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Early 929 Henry I., King of East Frankia, took the Hevelli chieftain Tugumir hostage. As far as is known, the sister of Tugumir went with him into captivity. In the same year she gave birth to Wilhelm, son of Otto (later Otto I. (the Great)), Henry's son and heir. The birth was out of wedlock and there seems to have been no intention for a marriage. Tugumir himself became a christian during this time and later served Otto as vassal.

What I find peculiar about this story is, that a hostage, i.e. someone who's home was just destroyed and who was deported to a foreign country, would freely be having intercourse with her captor's son. As far as my understanding goes, hostages were considered to be some kind of guarded guests, even if they were not treated too well. But this story has the stink of rape, as far as I understand it. But all biographies I have read seem to think nothing of it.

Maybe someone knows more about hostages and their treatment in the years between 900 and 1000 in the middle of Europe, and can explain to me, what I am missing here.

Thank you for reading.

  • 1
    Stockholm syndrome? – AllInOne Apr 12 '17 at 15:45
  • 4
    Hostages were typically treated very well; especially if royalty as these two were. Although it is fiction, the case of Theon Greyjoy is a good example of how a Middle Ages, royal born, hostage was treated. Note that in the most common scenario, hostages were traded: my son for yours, and was mutually advantageous. The surrogate father-son relationship was quite strong, and bound two families together very well. It also was typically educationally advantageous for both hostages, by exposing them to additional teachers and library resources in an age when books were very expensive. – Pieter Geerkens Apr 12 '17 at 23:56
  • @AllInOne: That would have been Stockholm Syndrome after about one month. Possible. – user1021794 Apr 13 '17 at 17:23
  • @Pieter Geerkens: That is what I thought, although in this case it seems to not have been a hostage exchange, just a reassurance for the conquerers /attackers. But even when the families where bound together, sexual relationships should have been frowned upon. Thank you for your answer. – user1021794 Apr 13 '17 at 17:32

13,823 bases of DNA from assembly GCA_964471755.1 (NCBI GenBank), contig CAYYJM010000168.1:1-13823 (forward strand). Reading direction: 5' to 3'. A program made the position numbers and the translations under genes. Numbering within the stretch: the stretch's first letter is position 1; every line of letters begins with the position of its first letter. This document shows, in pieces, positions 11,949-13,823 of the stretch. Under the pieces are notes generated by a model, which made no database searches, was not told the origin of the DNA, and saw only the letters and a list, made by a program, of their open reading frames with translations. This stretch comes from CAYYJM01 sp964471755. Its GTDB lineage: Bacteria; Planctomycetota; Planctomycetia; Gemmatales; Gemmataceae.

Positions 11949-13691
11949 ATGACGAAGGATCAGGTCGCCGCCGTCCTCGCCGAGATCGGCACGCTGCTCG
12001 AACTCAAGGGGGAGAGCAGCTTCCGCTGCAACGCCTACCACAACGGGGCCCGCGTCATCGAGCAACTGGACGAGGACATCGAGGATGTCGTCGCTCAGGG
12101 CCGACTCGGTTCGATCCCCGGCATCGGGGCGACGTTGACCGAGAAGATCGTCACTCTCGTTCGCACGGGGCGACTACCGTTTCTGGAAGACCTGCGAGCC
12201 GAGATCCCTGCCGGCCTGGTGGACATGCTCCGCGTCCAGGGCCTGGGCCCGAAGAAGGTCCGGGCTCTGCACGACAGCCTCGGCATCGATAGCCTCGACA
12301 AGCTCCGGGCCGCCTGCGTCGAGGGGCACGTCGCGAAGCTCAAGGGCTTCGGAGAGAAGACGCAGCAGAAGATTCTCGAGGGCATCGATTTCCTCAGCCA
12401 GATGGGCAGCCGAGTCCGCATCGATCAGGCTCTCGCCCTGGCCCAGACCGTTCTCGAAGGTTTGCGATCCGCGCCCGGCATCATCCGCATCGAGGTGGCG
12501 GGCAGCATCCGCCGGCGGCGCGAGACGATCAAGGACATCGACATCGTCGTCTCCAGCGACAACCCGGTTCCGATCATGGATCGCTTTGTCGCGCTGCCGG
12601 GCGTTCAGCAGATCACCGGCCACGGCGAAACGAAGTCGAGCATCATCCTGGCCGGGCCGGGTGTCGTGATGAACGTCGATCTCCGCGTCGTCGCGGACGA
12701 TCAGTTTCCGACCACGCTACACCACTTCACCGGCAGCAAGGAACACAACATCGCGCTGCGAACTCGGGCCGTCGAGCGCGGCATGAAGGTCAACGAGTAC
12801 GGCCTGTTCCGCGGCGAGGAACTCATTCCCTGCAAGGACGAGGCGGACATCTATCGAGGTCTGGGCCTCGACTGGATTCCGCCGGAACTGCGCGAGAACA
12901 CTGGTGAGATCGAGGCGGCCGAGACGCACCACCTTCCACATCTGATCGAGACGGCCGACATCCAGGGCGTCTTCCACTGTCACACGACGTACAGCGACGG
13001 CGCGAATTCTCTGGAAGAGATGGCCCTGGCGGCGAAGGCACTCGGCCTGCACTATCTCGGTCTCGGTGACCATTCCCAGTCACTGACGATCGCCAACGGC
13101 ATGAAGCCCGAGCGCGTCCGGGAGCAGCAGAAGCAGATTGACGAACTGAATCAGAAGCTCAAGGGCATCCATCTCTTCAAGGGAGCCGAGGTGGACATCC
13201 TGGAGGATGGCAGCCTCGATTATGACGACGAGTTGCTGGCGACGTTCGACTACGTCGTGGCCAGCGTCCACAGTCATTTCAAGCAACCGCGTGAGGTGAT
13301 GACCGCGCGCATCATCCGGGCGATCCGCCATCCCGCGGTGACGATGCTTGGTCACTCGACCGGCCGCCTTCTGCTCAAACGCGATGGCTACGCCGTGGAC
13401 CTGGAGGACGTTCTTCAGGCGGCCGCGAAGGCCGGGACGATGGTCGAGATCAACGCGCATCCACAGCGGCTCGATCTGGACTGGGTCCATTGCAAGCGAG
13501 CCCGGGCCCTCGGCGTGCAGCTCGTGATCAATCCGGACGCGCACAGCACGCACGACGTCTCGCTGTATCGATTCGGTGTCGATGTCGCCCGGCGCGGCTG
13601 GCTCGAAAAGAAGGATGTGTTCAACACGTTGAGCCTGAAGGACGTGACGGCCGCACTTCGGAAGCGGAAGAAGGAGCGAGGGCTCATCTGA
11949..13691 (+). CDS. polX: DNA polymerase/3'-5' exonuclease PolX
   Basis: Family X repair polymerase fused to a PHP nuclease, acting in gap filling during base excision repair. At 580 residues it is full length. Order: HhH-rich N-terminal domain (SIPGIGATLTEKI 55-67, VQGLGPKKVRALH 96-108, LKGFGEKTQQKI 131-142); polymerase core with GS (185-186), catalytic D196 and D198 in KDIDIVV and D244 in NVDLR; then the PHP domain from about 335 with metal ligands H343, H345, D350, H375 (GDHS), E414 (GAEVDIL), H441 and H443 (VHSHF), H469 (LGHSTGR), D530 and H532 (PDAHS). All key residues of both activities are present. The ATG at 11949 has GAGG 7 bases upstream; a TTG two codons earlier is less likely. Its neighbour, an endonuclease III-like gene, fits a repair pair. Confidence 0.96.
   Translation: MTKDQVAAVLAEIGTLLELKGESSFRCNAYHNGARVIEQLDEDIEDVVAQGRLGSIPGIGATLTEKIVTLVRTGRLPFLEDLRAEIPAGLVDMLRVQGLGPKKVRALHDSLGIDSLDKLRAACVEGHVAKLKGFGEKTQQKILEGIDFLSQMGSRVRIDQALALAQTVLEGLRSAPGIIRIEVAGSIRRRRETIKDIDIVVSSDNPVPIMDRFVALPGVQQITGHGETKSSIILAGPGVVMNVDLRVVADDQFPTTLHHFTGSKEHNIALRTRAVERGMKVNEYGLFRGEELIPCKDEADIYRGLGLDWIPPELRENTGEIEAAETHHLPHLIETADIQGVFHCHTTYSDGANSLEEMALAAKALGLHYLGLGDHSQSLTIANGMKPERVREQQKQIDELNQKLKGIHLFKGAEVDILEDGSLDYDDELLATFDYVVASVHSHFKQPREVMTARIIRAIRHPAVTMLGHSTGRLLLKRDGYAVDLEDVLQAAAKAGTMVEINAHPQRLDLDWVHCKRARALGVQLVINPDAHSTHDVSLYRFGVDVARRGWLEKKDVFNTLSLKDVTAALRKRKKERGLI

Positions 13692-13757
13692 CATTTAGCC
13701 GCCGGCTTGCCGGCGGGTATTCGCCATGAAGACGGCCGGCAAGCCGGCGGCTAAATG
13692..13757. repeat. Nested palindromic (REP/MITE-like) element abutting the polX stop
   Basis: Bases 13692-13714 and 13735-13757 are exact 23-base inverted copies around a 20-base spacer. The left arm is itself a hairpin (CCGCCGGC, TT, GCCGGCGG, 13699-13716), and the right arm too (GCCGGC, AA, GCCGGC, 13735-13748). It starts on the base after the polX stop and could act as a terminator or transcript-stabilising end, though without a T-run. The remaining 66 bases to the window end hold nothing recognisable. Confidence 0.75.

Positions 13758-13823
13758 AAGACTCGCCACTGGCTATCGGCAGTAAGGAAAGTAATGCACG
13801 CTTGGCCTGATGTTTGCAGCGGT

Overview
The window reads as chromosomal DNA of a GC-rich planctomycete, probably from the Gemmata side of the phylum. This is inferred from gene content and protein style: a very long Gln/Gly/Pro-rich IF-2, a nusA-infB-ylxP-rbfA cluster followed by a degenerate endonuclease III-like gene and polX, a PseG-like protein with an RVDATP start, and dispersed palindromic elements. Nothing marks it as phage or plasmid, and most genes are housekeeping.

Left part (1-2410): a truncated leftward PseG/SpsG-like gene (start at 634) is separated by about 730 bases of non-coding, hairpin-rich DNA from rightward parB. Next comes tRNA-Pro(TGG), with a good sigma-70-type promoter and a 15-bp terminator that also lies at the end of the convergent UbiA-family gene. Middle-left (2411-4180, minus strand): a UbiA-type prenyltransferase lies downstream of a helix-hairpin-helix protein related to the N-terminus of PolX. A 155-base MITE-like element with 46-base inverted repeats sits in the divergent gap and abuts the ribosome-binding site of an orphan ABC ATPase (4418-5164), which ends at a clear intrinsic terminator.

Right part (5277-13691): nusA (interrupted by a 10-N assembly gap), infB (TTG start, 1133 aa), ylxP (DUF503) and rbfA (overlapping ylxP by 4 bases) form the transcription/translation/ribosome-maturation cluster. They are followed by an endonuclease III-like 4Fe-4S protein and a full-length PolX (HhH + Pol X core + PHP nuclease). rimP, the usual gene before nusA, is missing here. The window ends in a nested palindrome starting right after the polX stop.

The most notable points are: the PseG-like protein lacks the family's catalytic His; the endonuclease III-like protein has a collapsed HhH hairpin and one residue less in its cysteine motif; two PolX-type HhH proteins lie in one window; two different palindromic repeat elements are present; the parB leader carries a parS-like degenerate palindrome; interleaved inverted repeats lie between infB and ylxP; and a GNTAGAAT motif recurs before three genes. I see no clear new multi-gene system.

• @user1021794: You are applying current morals to another age - in the Middle Ages it would have been seen to be a bonus if a relationship developed. This was a time when it was still considered good form (in that part of the world) to kidnap one's wife from a neighbouring tribe or village. – Pieter Geerkens Apr 13 '17 at 21:21
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This is a complex area, and one should try to think in the mind-set of the times, rather than that of the 21st century. There were many kinds of "hostage" ranging from a highly protected type (wardship, used where a minor was vulnerable to undesirable influence/abuse/coercion such as in the case of Henry II K-of-E), mutual trust "equal exchange" types especially where a prince and princess were engaged to be married, types intended to ensure compliance with peace treaties, right down to concubinage (with sometimes noble motives). Very often, due to the absolute power of the monarch, this led to scurrilous rumour and gossip, but often too, downright scandal such as the case of King Henry II and Alais, daughter of Louis of France. This led to Richard I refusing to marry her, because Henry notoriously had difficulty keeping his sword in its scabbard.

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